2009 Suzuki SX4 Will Have Navigation System Standard

No longer a luxury item, navigation works its way downward…

By Brendan Moore

05.05.2008

Suzuki has announced that the 2009 SX4, at a base price of less than $16,000, will have a fully integrated, Garmin-supplied OEM navigation system as standard equipment.

There is very little that is stunning news anymore, and this doesn’t qualify in that category, either, but it is quite surprising that Suzuki would make navigation standard on such an inexpensive car. It really moves the feature down-market compared to its previous lowest price-point, which as far as we can tell, was the Honda Civic EX at $21,095. That is the cheapest car you can currently buy that has a full-fledged navigation system as standard equipment.

The Suzuki SX4 also offers AWD at a very low price point, and this combined with the navigation system will guarantee that many more shoppers will give the car a long, hard look.

The first quarter of 2008 sales results saw the SX4 come in at 7,586 units, up 93% over the same quarter previous year. The 2008 model currently has a base price of $15,395 including $625 for shipping.

The Suzuki navigation system features a flip-up 4.3 screen and is available with Microsoft Network features and Bluetooth capability, real-time traffic, weather forecasts, and a gas-price finder. Suzuki calls it T.R.I.P., for travel, real-time traffic, information and play.

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Author: Brendan Moore

Brendan Moore is a Principal Consultant with Cedar Point Consulting , a management consulting practice based in the Washington, DC area. He also manages Autosavant Consulting, a separate practice within Cedar Point Consulting. where he advises businesses connected to the auto industry. Cedar Point Consulting can be found at http://www.cedarpointconsulting.com.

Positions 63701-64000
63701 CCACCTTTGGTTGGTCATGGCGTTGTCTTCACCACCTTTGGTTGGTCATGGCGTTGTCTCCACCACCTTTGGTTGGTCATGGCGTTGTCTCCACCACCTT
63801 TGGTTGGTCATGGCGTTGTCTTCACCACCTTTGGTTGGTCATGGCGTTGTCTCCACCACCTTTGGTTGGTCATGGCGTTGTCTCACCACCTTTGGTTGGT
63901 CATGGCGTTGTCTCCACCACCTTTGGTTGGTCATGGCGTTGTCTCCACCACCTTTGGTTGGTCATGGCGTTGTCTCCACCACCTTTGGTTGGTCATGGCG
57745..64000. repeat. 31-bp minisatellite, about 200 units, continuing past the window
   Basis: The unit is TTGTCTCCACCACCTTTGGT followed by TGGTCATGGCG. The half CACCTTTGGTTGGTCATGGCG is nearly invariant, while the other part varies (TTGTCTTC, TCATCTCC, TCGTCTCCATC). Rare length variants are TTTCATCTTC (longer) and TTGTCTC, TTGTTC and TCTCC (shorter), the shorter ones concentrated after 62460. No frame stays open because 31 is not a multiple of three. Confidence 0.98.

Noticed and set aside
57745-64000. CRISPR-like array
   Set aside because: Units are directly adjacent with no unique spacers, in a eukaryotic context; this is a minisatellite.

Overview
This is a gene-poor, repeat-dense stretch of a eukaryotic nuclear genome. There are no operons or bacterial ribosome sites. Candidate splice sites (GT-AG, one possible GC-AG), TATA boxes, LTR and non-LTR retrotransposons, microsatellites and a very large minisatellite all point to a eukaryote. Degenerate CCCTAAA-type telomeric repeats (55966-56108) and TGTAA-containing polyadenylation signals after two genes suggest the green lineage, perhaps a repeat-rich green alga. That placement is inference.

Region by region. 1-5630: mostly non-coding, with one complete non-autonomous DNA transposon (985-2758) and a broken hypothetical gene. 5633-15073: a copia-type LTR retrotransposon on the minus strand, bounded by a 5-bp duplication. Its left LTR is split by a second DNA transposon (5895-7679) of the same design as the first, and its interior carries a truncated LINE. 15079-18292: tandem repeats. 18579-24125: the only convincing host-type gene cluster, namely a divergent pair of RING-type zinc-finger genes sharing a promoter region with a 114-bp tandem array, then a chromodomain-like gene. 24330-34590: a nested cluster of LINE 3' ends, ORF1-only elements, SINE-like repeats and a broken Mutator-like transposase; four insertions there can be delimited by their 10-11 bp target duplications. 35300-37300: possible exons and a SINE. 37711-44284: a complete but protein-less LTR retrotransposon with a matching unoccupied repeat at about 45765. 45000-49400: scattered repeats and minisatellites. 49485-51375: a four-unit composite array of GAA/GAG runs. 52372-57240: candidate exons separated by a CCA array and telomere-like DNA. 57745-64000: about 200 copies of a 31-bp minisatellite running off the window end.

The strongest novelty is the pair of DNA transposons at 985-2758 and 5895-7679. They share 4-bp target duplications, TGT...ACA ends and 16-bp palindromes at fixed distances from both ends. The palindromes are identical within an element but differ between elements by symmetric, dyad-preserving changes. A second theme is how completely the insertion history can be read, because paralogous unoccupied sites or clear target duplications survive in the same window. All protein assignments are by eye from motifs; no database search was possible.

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4 Comments

  1. Way back in the early 1990s me and my uncle went on a tour of the National Parks in the west. Our navigational device: a map.

    Now, while absolutely low-tech (or is that No tech?), it works. It doesn’t require batteries. It does suffer from bugs or glitches. It doesn’t have ANYTHING to do with Microsoft. It doesn’t add weight or complexity to the vehicle. It is very portable. Lose it and you don’t fret — replacement “units” are cheap. No one whines about the user interface.

    Pardon me while I wax nostalgic.

  2. And you can read a map in low light or high glare conditions.

    But I have a navigation system in my current vehicle and I have to say, I love it, and I get a lot of use out of it. Especially when I’m in an unfamiliar city visiting a client and strapped for time.

  3. Making it standard equipment seems like overkill, but it’s about time someone offered an integrated car GPS unit without making it a ridiculously expensive option, although obviously the Suzuki made some compromises to lower the cost (most notably a 4.3″ screen compared to 7″ on most car navs).

    If car manufacturers can start offering nav for $500 or less, I think we’ll see mass adoption.

  4. I agree with scout, I use the navigation system in my car all the time, and I fought my wife on even getting it when I bought the car new last year. But I’m a convert now, and I think you’ll see a lot more people getting a nav system as the prices continue to get more reasonable. Remember when you had to pay extra for ABS? And then that became standard. And then it was airbags. And then that became standard. Same thing will happen with nav.

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